What does a common species of water fowl have in common with this finger injury?
Figure 1. (Please click to enlarge)
Figure 2. Page shot from The Emergency Medicine 1-Minute Consult Pocketbook
A 37-year-old woman presents to the emergency department with finger pain after slamming her ring and middle fingers in a car door. She denies any prior finger injury or any medical problems. She states her middle and ring fingers are “stuck” in the position shown in Figure 1, at right. She denies any numbness, tingling, or other complaints.
Vital signs were normal except for a pulse of 101 beats/min which normalized with pain medication and observation.
Physical examination was normal except for image in Figure 1 (please click on image to enlarge).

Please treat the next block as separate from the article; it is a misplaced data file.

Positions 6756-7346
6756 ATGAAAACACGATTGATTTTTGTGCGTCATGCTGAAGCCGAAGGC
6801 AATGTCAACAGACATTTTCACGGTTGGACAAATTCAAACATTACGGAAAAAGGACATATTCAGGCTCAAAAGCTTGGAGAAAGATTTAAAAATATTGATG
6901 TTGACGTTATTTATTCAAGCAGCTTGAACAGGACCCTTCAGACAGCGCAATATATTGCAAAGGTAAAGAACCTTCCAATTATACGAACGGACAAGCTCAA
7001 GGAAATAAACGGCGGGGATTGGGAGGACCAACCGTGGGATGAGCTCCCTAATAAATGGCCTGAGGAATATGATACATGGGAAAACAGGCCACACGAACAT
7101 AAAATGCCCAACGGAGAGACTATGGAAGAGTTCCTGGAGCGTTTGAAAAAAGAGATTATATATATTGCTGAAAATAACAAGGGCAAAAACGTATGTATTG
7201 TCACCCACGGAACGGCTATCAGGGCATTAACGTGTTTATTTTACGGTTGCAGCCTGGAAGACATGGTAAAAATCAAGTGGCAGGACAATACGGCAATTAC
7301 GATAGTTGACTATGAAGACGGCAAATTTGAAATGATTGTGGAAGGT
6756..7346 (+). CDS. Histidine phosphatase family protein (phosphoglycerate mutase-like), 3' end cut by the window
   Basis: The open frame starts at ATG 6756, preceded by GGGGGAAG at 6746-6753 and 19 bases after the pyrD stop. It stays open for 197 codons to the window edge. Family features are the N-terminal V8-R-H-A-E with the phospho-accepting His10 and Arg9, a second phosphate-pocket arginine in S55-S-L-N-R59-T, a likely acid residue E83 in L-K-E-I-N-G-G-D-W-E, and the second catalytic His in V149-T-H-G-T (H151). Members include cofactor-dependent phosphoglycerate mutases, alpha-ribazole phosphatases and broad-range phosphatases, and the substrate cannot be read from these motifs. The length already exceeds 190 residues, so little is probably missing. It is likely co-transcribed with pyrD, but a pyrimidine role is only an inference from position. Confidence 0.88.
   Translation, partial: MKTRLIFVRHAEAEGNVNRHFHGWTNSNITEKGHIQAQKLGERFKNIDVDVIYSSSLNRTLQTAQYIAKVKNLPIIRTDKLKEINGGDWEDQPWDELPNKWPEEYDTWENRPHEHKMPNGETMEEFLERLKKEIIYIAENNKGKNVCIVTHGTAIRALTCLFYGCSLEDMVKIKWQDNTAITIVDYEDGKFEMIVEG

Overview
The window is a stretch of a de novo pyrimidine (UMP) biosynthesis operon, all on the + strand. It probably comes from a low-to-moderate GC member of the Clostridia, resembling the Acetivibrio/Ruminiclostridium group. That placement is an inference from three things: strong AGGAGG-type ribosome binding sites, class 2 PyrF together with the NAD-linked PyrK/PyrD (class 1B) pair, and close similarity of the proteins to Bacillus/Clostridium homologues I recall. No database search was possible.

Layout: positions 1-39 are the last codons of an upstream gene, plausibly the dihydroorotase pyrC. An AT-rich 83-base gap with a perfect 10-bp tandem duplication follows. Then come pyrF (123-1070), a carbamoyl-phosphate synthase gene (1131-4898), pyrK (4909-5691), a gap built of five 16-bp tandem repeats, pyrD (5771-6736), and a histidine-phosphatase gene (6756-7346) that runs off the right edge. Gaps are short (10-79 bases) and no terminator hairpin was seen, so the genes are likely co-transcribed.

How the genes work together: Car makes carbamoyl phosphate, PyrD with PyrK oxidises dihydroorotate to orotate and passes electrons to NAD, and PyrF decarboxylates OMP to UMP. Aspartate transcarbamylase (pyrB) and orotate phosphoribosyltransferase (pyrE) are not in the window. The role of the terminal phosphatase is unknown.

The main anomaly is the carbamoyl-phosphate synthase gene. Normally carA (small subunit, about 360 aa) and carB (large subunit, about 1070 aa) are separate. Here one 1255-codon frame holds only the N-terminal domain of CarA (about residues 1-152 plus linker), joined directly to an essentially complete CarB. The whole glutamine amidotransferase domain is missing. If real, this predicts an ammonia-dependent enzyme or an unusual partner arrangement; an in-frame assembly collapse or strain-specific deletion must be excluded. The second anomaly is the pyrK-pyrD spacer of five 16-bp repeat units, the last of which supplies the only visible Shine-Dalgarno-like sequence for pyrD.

1. What does the case image show?
2. What should you do next?
Please click below for answers and discussion.
1. What does the case image show? Swan-neck deformity
2. What should you do next? Splint and arrange follow-up with an orthopedist or hand specialist
Swan neck deformity is a rare condition that usually develops gradually in rheumatoid arthritis or acutely or subacutely after blunt or penetrating trauma to the flexor digitorum superficialis or to the volar plate at the proximal intraphalangeal (PIP) joint. Note: The opposite injury-trauma to the dorsal hood of a finger extensor at the PIP joint-causes a boutonniere deformity (see page shot in Figure 2).
Management of a swan neck deformity should include finger splinting initially, followed by evaluation by a hand specialist and occupational therapy. In refractory or severe cases surgical repair may eventually be required.
The patient followed up with a hand surgeon and was doing well after 6 weeks in a finger splint for each involved digit.
Note: Excerpt on Swan Neck Deformity from The Emergency Medicine 1-Minute Consult Pocketbook